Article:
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Greece demonstrates once again that it is impossible to fight against capitalist attacks by the electoral and reformist path

Communiqué of the ICP on Greece at the occasion of the "referendum" of July 5 and the Brussels "agreement" of July 13

In the following we publish the communiqué of the International Communist Party (Le Prolétaire) on the Greek "referendum" of July 5 and the Brussels "bailout agreement" of July 13.

Albeit the collaborators of Controversies do not share the specific conception of "invariance of Marxism", respectively of the (role of the_ communist party defended by the ICP, we esteem its analysis of the recent events in the "euro-crisis" of interest for discussions among internationalist, by virtue of its

1. taking into account of the international situation, at the economic as well as at the imperialist level;

2. clarity with regards to the class nature and the weight of the democratist mystification and the role of the bourgeois left and ultra-left in Greece, as elsewhere;

3. clarity as to the stakes and the course of the "negotiation" skirmishes at Brussels;

4. pronouncement of the dire lesson that the proletarians have to take from this defeat.

We inform our readers of this communiqué as a contribution and an encouragement for their debates.

Jac. Johanson, August 11, 2015.

P.S. It remains a bit enigmatic why the communiqué mentions the results of the improvised "referendum" of July 5, without drawing conclusions from the fact that the rate of abstentions (37,5% of the electorate) has even slightly overtaken that of presumably so victorious NO vote (36,1%). (*)


At the end of yet another «historic» marathon session Brussels negotiations between the Greek government and its creditors, a «definitive» agreement has yet again been found to «resolve" the Greek crisis: Greek Prime Minister Tsipras and his team have come to accept as a condition for new loans to the virtually bankrupt Greek government, a plan of austerity measures significantly harsher than he had rejected a week earlier and against which he had, supposedly, held a referendum! The only point where he apparently got something concrete, is that of the reduction in military spending: the creditors have accepted that it is weaker than what they asked for...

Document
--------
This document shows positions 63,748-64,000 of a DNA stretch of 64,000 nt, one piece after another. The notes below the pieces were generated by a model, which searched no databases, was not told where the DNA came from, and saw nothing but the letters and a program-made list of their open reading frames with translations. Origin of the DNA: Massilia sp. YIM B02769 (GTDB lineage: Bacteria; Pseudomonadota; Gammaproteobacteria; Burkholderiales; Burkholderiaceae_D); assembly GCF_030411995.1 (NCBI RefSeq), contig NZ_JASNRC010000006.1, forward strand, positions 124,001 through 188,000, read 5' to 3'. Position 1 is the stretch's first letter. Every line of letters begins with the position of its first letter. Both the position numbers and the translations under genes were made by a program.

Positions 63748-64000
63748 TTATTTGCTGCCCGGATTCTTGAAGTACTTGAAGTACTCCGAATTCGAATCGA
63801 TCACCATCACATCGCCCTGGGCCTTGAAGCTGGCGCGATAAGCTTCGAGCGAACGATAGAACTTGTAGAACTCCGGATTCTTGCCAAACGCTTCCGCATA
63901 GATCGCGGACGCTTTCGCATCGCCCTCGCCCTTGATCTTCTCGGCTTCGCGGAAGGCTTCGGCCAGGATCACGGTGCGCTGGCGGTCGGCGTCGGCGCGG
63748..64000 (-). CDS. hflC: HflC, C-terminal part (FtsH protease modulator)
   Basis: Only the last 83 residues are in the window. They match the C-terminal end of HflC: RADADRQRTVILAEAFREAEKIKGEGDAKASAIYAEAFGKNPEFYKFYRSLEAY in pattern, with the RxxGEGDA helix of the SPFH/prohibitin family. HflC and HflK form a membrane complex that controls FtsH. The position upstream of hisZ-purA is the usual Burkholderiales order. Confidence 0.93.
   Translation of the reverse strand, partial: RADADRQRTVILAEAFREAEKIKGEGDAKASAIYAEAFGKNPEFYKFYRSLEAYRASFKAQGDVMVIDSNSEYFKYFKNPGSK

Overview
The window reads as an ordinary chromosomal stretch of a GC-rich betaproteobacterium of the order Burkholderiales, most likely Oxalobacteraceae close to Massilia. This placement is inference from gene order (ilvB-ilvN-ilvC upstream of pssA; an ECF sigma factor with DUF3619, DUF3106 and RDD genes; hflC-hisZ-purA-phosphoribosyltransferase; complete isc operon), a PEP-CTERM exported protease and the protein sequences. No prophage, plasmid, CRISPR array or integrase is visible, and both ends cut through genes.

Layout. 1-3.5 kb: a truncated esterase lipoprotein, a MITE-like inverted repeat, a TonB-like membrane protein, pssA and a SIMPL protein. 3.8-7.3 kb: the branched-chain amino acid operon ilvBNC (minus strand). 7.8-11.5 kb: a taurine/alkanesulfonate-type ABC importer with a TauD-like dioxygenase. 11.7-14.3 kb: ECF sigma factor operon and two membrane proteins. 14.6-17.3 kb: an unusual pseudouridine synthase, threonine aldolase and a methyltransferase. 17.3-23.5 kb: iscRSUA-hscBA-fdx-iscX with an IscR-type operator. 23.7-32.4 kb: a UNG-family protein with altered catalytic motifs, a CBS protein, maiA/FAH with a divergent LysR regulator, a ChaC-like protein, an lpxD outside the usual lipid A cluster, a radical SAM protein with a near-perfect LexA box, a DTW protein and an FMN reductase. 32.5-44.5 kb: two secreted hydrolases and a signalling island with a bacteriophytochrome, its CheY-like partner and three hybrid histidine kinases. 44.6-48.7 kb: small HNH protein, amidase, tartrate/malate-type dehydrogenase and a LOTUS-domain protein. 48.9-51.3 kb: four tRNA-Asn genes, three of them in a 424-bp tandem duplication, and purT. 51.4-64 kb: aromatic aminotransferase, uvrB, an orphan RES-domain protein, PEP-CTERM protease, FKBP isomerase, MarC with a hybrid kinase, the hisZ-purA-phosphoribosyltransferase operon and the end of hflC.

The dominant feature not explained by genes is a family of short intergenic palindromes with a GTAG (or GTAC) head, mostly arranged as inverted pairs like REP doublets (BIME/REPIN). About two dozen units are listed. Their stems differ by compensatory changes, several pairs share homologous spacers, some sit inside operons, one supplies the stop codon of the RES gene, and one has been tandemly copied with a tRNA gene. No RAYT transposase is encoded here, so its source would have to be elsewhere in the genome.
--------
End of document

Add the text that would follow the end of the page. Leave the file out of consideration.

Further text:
Many, even among the so-called «far left» currents who claimed to have no illusions about Syriza and its government, cried out about the treason of Tsipras. But only those who took the demagogical speeches of this party and its leader at face value could feel betrayed.

Syriza which calls itself a «radical left» party, is in reality no different from a classic reformist party: it does not want to destroy capitalism but to improve it, reform it: its dream is that of all reformists, the dream of a capitalism with a human face, that of all collaborators, the dream of fraternal collaboration among all citizens or at least the overwhelming majority of them. But there are dreams and there is reality; and in reality, capitalism cannot be changed, only a few minor reforms are possible and even those, provided they do not cost much – we must combat it or submit to it!

Having never had the intention to fight capitalism, Syriza could only submit to it and submit the workers who trusted it. Brought to power by claiming that it was going to end austerity and the economic crisis which battered the workers and some petty-bourgeois strata, Syriza embodied the illusion that a mere change of government, obtained quietly and peacefully by the democratic electoral process, could bring a significant improvement in the situation of the masses. The constitution of his government on the basis of an alliance with a far-right militarist and pro-religious party, (Anel) should have been enough to dispel any doubts about the «radical» nature of Syriza. But for months, the government conducted the comedy of defending the workers against the creditors of the country, whom he claimed to be able to convince to give up part of their requirements and to grant further financial aid; while the situation of the proletarians and the working masses never ceased to deteriorate – so there has been a real social truce in part because of uninterrupted blows suffered by the proletariat in recent years, but also because of the hopes that many nurtured towards Syriza.